Apple's rumoured cheaper iPhone, often dubbed iPhone mini, could have a see-through plastic chassis that's made in the US, according to a new report.
Digitimes cites "sources from the upstream supply chain", who claim that Apple will use plastic instead of the traditional glass or aluminium in order to cut costs and sell the entry-level iPhone for less.
The report says that the cheaper iPhone's plastic body could be made by a US-based electronic manufacturing service provider.
Alternatively, Apple could combine plastic and metal in order to make its low-cost iPhone, with the internal metal parts visible through the plastic, the sources said.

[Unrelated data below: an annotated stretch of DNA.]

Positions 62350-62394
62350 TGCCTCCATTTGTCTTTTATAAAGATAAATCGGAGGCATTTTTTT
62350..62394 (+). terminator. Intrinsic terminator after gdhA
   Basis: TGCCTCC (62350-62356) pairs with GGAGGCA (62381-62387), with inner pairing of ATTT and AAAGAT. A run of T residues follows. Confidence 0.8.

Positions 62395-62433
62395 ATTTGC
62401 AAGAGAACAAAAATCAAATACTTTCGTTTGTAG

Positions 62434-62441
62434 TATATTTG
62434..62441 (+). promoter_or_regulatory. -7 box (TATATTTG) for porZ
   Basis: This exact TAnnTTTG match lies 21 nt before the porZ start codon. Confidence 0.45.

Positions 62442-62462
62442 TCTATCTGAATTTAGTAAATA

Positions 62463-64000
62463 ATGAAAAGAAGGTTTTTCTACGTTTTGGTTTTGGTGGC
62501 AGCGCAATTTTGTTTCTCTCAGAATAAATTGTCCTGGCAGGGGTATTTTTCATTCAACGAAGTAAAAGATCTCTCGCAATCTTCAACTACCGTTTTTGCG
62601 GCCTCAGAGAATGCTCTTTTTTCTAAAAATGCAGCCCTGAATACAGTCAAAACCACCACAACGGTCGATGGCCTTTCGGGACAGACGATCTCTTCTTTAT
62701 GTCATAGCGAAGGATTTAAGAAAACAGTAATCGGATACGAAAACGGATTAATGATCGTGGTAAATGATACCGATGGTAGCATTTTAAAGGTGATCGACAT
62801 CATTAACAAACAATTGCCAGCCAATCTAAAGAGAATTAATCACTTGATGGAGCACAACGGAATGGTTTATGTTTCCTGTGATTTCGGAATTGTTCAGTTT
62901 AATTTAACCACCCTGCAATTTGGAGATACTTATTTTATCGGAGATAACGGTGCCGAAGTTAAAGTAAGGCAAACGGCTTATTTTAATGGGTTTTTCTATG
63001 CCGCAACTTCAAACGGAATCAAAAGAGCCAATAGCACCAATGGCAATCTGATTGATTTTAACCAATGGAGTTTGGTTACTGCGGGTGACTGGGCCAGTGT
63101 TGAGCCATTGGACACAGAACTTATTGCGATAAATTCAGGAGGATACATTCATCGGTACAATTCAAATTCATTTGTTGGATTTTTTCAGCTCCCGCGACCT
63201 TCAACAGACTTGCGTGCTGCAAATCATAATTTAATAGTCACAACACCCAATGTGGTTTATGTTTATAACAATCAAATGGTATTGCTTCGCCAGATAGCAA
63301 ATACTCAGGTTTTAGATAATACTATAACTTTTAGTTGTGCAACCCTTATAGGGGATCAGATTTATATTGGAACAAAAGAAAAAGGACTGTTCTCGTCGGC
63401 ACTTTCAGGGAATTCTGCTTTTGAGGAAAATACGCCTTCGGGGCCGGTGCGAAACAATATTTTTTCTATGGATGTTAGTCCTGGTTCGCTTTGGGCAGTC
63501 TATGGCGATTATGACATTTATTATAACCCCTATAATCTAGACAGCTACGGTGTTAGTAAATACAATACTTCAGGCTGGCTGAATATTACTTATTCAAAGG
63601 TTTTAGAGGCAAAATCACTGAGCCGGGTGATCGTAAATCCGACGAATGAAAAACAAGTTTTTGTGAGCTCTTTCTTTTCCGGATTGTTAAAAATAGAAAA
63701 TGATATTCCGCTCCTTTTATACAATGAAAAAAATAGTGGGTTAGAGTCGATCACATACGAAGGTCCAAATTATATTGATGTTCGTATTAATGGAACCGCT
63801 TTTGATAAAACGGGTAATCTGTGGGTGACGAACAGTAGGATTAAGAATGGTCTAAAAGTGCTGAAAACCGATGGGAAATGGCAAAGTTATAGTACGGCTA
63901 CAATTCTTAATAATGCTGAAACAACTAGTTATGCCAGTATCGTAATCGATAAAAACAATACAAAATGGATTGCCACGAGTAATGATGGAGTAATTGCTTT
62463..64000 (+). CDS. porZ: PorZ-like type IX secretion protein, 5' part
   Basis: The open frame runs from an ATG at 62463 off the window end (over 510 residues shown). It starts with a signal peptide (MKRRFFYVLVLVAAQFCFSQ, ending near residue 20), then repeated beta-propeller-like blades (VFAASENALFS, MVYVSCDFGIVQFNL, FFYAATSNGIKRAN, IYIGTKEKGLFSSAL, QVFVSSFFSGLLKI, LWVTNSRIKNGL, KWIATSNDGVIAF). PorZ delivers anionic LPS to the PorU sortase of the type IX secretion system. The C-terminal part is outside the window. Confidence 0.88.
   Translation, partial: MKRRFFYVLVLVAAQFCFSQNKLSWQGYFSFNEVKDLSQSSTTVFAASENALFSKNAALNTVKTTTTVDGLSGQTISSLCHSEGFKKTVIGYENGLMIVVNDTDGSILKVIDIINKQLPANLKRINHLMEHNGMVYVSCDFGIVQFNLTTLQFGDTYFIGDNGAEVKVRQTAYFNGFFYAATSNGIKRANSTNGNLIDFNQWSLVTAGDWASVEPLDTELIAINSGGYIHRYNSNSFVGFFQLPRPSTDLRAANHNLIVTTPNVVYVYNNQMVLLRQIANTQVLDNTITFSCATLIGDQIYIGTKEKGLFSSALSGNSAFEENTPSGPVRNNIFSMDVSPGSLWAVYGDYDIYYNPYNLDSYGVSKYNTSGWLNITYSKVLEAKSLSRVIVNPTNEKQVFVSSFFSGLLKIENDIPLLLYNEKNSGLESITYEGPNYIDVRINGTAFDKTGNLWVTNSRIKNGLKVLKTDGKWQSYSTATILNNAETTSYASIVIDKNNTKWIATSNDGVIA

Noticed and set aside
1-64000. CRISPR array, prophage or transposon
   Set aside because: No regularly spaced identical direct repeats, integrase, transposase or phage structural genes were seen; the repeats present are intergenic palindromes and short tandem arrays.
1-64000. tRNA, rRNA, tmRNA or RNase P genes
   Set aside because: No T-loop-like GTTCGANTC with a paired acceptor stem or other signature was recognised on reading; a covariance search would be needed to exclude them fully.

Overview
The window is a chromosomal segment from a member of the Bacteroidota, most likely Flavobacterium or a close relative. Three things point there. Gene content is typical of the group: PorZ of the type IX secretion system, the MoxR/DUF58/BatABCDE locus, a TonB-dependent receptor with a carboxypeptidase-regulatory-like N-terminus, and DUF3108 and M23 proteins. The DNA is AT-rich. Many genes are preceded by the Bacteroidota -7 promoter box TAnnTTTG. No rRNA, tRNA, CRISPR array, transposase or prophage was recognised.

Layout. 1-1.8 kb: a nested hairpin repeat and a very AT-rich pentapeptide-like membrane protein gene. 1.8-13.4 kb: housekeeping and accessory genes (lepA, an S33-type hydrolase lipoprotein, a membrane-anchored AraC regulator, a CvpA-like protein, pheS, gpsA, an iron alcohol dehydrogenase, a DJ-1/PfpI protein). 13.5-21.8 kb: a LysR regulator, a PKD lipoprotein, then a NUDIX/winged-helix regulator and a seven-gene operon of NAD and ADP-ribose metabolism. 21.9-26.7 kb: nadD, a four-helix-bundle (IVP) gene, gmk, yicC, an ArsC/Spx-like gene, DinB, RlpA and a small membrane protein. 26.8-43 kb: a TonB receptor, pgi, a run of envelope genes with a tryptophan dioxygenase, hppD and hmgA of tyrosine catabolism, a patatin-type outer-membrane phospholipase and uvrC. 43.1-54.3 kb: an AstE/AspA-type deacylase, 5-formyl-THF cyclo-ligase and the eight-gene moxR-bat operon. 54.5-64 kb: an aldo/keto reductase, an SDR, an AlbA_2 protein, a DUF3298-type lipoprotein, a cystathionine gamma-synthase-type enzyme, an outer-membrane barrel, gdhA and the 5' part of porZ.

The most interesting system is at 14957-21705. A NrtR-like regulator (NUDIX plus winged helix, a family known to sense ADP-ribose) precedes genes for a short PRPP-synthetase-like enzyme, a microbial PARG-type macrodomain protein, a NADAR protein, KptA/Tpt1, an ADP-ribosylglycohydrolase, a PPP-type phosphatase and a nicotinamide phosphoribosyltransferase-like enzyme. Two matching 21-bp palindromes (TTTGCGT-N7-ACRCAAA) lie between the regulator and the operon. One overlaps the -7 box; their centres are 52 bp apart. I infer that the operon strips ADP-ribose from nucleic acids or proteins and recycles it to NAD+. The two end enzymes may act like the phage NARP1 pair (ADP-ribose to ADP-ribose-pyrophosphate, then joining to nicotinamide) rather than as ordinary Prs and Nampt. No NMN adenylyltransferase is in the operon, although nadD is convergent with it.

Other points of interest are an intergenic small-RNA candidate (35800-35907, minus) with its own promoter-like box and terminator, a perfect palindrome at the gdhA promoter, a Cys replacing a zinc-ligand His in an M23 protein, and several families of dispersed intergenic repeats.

According to the report, Apple is currently testing components for the cheaper iPhone ahead of a possible launch in the second half of 2013.
Digitimes' report follows last week's influx of iPhone mini speculation that ended with an interview published by the Shanghai Evening News and reported on by Reuters, in which Apple's Phil Schiller allegedly dismissed the idea of a cheaper iPhone, saying that it's not Apple's "product development plan".
However, Reuters later retracted its report following "substantial changes" that were made to the original report, reigniting the chatter about the possibility of a cheaper iPhone again.